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Lying on a motorbike: Unsafe position on a busy road?

Update: July, 09/2017 - 09:00
VNS Illustration Trịnh Lập
Viet Nam News

Bảo Hoa

A road in a big city is not a place to relax, even if you’re sitting behind the driver on a motorbike.

But a recent photo of a child, relaxing behind his father on a motorbike on the capital city’s Tây Sơn Street, has had many netizens go "awww" for its presumed “sweetness”.

The photo captures a man in a worn-out shirt riding an old motorbike, with his son lazing behind. The son, who appears to be around six years old, is lying comfortably, with his legs resting on his father’s shoulders and a carton box of milk in his hand.

The child is seated on cushions and his head is resting on a bag inside a steel frame, which could be used to carry goods. There are green cords around him, which appear to be securing him to the motorbike.

The image has melted the hearts of social media users, with many thinking it conveys the sense of peace and security that children feel when they are “protected” by their parents.

“I feel incredibly at ease after looking at this photo. Being with dad is the happiest place on earth,” social media user Xuân Linh wrote.

User Thanh Tùng is reminded of his father who passed away two months ago. “It was not until [I looked at this photo] that I realised how important my father was to me. All of a sudden, I feel jealous of people whose fathers are still alive,” he wrote.

“Try to spend time with your parents, no matter how far you live from them,” he continued. “Don’t be like me – getting so caught up in work that all I can do now is regret it.”

However, some netizens noticed the child was not wearing a helmet and thought he would be fined. That argument, though, could likely be invalid since children under six are not required to wear helmets because they might damage their skulls. In this case, the boy’s age is not certain.

Setting all sentiment aside – the first time I saw the photo, I had chills running down my spine because it seemed dangerous to me to let a child sit in this position on a moving vehicle on such a wide road.

Some 4,000 people died in road accidents in the first half of this year, according to the National Traffic Safety Committee. Some 21,600 road accidents occurred last year, killing approximately 8,700 people and injuring 19,200.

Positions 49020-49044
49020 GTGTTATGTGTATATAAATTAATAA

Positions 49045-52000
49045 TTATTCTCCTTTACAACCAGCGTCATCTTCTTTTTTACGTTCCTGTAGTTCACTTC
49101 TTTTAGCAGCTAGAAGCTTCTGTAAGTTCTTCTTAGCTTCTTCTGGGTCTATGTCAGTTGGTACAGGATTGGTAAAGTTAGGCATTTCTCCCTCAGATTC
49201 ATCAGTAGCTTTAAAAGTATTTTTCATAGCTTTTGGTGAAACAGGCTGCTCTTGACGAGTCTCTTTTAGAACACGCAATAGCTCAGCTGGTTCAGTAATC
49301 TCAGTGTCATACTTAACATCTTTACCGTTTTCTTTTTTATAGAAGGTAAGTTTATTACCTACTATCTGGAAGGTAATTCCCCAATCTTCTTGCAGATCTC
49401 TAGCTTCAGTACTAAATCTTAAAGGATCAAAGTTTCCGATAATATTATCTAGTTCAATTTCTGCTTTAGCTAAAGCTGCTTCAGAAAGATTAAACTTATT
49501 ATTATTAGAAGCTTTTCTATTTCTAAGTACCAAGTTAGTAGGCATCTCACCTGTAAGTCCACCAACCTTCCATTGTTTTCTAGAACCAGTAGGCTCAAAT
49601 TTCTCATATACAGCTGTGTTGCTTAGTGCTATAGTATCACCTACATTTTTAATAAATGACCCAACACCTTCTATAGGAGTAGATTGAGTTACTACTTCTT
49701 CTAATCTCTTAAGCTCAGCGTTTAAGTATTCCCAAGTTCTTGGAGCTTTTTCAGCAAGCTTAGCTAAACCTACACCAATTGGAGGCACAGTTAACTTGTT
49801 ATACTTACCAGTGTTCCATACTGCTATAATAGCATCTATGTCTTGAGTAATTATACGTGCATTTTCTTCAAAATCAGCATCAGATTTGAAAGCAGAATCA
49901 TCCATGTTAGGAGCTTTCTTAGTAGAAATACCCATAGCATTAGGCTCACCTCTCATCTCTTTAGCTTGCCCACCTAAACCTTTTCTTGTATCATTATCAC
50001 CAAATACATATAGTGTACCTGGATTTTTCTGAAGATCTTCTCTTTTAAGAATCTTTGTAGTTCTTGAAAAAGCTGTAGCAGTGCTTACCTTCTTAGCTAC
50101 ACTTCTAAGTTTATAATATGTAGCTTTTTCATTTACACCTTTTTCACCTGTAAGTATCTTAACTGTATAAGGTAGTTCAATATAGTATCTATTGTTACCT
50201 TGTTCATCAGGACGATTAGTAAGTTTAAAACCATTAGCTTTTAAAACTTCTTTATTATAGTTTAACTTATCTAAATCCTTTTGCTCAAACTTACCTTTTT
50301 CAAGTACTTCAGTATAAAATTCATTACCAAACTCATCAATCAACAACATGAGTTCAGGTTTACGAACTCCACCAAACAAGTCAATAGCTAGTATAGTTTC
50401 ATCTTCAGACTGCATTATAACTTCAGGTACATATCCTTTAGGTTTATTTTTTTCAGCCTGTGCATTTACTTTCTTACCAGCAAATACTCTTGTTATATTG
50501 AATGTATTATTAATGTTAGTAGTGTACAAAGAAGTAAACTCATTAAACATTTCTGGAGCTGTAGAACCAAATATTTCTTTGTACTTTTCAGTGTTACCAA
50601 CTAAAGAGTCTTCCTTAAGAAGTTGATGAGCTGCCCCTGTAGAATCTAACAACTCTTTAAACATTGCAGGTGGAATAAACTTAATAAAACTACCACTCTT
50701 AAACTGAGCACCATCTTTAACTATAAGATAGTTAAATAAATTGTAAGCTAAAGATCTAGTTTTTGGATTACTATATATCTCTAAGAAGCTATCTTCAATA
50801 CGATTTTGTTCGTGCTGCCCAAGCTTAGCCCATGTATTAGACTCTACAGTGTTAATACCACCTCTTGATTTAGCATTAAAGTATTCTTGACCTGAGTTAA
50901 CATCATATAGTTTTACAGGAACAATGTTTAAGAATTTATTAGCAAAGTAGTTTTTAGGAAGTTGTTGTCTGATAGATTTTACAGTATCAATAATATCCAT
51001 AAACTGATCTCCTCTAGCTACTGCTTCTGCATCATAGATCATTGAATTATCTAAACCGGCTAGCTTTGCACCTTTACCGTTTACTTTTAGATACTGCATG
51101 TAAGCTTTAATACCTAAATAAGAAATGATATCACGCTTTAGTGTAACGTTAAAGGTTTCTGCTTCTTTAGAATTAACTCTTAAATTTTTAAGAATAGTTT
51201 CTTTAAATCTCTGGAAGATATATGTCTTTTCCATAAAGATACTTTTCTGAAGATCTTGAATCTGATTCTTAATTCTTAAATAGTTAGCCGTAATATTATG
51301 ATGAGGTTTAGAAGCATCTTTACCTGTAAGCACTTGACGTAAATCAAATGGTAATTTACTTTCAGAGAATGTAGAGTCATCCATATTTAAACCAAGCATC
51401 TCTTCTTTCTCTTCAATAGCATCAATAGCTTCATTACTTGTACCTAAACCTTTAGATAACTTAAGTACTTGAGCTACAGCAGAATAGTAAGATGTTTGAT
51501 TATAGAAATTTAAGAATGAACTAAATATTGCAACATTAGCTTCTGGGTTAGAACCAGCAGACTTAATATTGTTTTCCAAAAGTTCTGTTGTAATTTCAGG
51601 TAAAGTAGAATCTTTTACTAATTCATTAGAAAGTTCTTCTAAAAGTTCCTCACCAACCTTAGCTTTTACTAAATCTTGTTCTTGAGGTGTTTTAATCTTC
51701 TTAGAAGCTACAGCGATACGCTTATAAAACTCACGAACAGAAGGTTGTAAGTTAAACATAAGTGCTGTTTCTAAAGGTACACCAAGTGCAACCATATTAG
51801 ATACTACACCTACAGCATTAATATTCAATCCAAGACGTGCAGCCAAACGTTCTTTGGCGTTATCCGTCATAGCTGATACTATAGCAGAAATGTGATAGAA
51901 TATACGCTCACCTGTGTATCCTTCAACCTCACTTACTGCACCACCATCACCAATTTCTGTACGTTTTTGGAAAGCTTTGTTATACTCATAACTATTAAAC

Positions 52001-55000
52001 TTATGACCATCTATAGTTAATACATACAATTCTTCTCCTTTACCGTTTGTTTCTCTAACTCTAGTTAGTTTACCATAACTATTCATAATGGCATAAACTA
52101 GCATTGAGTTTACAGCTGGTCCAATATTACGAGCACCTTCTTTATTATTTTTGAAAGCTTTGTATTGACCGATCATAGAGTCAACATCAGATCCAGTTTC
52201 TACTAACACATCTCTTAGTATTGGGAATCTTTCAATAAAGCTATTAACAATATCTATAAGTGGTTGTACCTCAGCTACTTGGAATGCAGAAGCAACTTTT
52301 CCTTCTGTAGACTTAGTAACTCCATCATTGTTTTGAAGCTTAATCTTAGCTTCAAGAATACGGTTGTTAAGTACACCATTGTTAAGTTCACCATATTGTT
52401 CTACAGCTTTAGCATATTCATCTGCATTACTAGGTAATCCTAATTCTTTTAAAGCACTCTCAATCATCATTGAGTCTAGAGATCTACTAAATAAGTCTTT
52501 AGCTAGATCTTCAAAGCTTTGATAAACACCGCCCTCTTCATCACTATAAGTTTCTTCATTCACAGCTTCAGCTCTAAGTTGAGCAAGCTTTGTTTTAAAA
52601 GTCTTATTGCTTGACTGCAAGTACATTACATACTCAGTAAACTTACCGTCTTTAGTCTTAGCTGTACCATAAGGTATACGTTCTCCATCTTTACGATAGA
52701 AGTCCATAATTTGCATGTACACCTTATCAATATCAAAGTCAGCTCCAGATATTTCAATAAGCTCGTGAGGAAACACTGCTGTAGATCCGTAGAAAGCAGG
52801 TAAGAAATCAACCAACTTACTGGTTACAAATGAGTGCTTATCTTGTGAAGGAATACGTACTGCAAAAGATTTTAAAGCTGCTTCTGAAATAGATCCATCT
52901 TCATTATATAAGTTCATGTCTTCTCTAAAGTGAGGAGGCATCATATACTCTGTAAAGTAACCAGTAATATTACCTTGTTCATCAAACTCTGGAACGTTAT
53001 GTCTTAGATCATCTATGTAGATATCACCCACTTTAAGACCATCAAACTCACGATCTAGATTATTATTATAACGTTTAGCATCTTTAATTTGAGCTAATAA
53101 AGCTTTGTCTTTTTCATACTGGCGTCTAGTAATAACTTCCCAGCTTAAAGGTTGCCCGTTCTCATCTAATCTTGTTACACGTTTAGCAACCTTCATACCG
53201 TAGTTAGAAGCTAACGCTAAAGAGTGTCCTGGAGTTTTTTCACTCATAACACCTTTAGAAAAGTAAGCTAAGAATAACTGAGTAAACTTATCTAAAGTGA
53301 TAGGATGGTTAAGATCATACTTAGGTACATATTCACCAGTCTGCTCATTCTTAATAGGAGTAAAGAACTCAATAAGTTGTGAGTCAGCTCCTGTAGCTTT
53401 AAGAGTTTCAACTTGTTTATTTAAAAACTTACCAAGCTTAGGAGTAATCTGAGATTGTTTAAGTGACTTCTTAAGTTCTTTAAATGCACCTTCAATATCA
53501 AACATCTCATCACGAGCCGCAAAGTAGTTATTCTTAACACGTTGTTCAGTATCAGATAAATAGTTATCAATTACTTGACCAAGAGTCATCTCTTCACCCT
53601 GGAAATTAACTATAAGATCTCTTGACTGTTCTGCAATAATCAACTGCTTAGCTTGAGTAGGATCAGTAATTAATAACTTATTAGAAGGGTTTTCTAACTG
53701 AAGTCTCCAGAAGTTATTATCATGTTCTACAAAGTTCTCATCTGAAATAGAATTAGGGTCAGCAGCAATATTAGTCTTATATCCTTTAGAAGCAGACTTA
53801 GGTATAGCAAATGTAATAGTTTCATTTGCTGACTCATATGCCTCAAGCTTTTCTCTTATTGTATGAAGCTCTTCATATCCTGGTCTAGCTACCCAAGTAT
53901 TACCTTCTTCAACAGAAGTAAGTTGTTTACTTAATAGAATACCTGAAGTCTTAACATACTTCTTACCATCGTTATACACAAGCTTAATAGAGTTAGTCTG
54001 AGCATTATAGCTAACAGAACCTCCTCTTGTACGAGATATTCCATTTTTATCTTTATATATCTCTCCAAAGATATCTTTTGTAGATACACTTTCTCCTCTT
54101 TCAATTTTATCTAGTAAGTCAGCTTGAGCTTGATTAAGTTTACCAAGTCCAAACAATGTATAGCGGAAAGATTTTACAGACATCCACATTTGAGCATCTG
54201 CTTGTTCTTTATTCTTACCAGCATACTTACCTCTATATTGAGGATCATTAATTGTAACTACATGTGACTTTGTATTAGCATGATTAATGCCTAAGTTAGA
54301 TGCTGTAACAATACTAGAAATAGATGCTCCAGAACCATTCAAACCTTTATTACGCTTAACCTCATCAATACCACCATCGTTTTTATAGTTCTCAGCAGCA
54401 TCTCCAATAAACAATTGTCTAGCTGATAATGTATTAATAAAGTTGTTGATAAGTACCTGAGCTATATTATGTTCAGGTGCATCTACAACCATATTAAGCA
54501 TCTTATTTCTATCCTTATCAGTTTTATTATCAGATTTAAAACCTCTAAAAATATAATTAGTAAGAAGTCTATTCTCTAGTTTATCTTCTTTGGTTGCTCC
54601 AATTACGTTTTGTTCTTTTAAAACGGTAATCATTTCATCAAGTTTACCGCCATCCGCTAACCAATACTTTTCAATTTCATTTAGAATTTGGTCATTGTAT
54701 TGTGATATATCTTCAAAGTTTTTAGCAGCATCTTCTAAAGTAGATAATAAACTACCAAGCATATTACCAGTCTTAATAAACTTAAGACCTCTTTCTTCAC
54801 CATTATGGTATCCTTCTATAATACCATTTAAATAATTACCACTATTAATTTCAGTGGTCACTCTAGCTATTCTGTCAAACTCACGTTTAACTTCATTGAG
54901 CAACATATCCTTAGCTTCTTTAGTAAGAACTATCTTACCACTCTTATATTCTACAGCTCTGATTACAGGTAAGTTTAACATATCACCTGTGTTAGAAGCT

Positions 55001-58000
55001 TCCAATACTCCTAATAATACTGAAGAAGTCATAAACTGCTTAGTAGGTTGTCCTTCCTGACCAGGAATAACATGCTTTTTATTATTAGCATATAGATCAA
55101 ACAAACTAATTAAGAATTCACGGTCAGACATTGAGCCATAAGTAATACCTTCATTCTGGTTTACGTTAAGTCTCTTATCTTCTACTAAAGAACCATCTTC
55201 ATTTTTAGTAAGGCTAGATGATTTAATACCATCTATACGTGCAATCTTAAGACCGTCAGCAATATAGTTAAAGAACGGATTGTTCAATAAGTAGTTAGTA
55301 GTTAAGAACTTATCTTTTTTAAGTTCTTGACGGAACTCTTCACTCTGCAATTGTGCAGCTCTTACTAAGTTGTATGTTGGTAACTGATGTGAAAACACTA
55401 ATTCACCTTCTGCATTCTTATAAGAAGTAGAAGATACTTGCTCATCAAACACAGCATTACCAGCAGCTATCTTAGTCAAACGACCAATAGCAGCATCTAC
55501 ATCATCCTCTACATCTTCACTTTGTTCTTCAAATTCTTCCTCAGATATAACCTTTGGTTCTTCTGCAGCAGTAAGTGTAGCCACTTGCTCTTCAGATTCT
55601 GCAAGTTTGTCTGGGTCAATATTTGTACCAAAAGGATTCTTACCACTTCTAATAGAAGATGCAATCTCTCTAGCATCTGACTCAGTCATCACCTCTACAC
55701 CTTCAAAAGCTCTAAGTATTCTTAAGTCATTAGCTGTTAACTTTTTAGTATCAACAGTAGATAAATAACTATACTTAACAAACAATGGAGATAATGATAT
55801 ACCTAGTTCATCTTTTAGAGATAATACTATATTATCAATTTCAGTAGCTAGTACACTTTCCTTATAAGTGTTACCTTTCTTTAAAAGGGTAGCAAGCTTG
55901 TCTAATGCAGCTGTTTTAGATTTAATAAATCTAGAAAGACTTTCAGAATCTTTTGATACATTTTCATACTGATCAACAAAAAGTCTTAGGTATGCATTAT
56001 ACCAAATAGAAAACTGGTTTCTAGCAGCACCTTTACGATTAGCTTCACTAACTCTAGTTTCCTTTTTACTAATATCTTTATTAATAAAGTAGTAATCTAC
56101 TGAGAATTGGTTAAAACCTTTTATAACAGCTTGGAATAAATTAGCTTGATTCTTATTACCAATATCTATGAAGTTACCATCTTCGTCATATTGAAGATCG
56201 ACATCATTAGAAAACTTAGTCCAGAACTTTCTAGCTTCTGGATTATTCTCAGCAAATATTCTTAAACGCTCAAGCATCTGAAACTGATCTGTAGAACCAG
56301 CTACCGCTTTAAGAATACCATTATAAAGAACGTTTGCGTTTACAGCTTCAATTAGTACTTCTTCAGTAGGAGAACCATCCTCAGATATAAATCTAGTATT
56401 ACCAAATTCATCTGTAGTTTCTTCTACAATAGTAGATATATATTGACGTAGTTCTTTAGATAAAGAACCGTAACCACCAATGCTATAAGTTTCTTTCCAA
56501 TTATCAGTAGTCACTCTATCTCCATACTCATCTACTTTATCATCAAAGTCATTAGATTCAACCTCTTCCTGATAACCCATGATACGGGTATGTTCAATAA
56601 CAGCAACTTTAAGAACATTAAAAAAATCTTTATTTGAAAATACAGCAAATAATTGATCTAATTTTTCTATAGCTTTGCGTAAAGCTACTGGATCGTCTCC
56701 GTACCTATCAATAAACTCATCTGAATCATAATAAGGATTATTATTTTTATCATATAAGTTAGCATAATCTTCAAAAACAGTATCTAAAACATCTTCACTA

These figures might be all too common since they are mentioned in the news every day. But they are still significant enough to remind us that our roads are not a safe place.

The child is not driving, so the chances of him crashing into someone are low. But accidents are known to happen in the blink of an eye, at times for no fault of our own.

On the afternoon of September 23 last year, on Tân Mai Street, a 10-year-old boy bumped into a tricycle carrying a corrugated roofing sheet while riding his bicycle home from school with his friends. The sheet slit his throat and the boy died from losing too much blood.

Two days later, a 64-year-old woman from Hòa Bình Province died in a similar incident. Bùi Thị Sâm was sitting on the side of a road near the Mai Lĩnh flyover in the capital city’s Hà Đông District awaiting for a bus, when an oxcart carrying several roofing sheets went by. Just then, the cords securing the sheets were broken, the cart crashed into Sâm, and one of the sheets slit her neck.

Accidents, therefore, can occur anywhere – even more so, on a crowded urban road. What if the boy in the photo sat up at the exact moment when a roofing sheet was passing by on a vehicle, like in these two accidents?

That is the reason why, despite finding the photo adorable, I would still prefer the boy to sit up and put his arms around his father’s waist. The position is a lot safer and allows him and his father to be on guard in case of unforeseen “factors”.

Again, roads are not a place to relax . It is our duty to be prepared – mentally and physically – to deal with all types of traffic situations to keep ourselves and others safe. — VNS

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